Lockout (Film Review)

 

Based on an original story by Luc Besson, there’s an embellishment. Lockout is from Besson’s production studio and the best way to describe it without going into the specifics is to say that it is a blend of Escape from New York, Alien 3, Con Air and Die Hard. Maggie Grace is Emilie Warnock, the president’s daughter and she’s on a humanitarian visit to the space station/prison MS One (Maximum Security) to investigate the effects of hyper sleep. As she is there something inevitably goes wrong, the prisoners break free and the president’s daughter is held hostage. On Earth, Guy Pearce is Snow, a rogue agent involved in a conspiracy. Getting caught by the government, he is eventually offered a bargaining chip to go solo into MS one, along with 500 violent convicts to rescue the president’s daughter. His promise to a dying friend and his freedom neatly coincide and an understanding is reached.

In Snow there’s a clear debt to the characters that Bruce Willis dominated for years, more notably giving just how similar the two films are there is a bigger debt to John Carpenter’s Escape from New York to the point where this could be described as the third entry to the series. Snow is Snake Pliskin; unfortunately Kurt Russell is too old to reprise this role so the best thing to do is to seek out new talent to fill that archetypal action hero hole. Of all the people who could be picked to fill this role Guy Pearce doesn’t even figure, still, here he is the star of Lockout. The man seemingly has no limit to his versatility, be it a trans-sexual, a king of England, a conflicted frontier man or Snow, a sarcastic, witty action hero traditional to the 80s and 90s ideal. Now having seen the film it is impossible to see anybody else in this role.

The rest of the cast is solid, even if dialogue exchanges are superficial. When Snow and Emilie meet, Snow cracks jokes and it’s only very occasional that they land. Pearce or Grace’s delivery cannot be faulted instead blame lies in the script, when it isn’t unfolding like a road map of recent action cinema history it lacks verve in the dialogue, conflicting the chemistry between the two leads.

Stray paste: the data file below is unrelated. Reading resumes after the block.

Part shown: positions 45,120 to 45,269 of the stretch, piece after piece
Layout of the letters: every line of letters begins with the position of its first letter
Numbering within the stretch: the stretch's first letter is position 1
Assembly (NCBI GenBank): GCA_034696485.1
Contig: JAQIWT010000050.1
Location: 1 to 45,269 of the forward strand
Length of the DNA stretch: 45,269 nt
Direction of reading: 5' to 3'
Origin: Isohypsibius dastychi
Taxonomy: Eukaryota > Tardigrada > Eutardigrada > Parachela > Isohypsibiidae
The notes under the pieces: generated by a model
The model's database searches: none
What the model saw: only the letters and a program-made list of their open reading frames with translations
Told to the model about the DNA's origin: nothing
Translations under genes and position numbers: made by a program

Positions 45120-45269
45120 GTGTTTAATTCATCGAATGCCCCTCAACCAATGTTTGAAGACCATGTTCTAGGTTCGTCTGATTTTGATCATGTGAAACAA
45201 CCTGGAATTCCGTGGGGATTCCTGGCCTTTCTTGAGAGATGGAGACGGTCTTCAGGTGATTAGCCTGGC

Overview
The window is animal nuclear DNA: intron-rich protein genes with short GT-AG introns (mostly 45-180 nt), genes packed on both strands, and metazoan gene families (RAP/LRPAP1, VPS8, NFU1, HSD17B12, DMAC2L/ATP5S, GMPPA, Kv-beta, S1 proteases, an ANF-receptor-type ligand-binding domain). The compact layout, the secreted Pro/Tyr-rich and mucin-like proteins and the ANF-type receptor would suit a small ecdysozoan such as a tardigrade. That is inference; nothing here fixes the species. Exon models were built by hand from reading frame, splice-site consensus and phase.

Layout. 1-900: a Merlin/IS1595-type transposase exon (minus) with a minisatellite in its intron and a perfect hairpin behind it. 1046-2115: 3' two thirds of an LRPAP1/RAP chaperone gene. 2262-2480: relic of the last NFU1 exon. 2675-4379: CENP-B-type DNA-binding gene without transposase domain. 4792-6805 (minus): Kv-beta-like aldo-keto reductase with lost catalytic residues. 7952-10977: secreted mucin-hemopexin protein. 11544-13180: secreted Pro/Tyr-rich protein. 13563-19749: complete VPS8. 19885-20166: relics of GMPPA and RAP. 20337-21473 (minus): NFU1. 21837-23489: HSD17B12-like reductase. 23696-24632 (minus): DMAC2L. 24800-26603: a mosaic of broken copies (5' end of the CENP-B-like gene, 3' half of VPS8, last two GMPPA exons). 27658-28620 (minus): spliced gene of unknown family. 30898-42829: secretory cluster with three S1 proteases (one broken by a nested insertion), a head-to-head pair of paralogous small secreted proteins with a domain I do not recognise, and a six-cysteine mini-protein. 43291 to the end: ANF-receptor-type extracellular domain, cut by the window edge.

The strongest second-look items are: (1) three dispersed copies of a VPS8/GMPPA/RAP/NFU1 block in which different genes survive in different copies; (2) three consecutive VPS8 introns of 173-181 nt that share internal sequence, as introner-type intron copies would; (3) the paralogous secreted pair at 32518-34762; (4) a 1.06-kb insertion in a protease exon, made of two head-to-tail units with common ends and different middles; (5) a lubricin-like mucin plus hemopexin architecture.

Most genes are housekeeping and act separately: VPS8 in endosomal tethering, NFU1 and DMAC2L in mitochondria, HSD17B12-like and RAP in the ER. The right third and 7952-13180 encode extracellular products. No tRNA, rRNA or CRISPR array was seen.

Retro-fetishism is a theme of the film and it recalls the era of American cinema when British people were the best villains. Here we have two Scottish brothers played by Vincent Regan and Joseph Gilgun (This is England), the prior is the stern, violent and unpredictable archetype, and the latter is a highlight. He has a strong Scottish twang and is clearly relishing the freedom that comes with the unhinged younger brother.

On the space station and the streets of the cyber-punk city the action is visceral, fast and to the point. A result of the $30 million budget perhaps, but never once do the limited resources of the film affect the film in an adverse way. The film is never anything less than an action thriller should be its thrilling. Whether its story is derivative of already imitative films is irrelevant, Lockout at its best is great fun.

A major flaw in the experience comes from the post-production of which the CG and sound editing was main offenders. There is a sequence early on when Snow is evading a government agency after he is betrayed, when he is on foot the pacing of the film is wild. Then Snow finds something that resembles a bike, and then we are treated to a vehicular chase sequence which is a flurry of colours and shapes, nothing more than a mess. This isn’t because of the camera’s gaze being incomprehensible, refreshingly that isn’t the case, instead it’s because the action is so fast and the camera follows suit. It’s a blur of nothing and everything. Similarly a sequence in the final act should be something that thrills the action purist. Anti-climactic CG strike again as it’s over before it began.

Sound editing is like any editing, it is noticeable if it’s bad, excluding artistic expressions, of course. Lockout’s sound editing is not artistic. Every punch, gunshot and explosion is met with a suitably flamboyant thud. Its attempt to over emphasise the weight of a blow is transparent to the point of being unwelcome and distracting.

Co-directed by James Mather and Stephen St. Leger, Lockout is a solid stab at a retro action film. There are flaws, it’s stupid and it has some dire CG without the excuse of 3D. Yet it’s far more fun that it has any right being, Lockout is a trashy and dumb action thriller, exactly like those it draws influence from.

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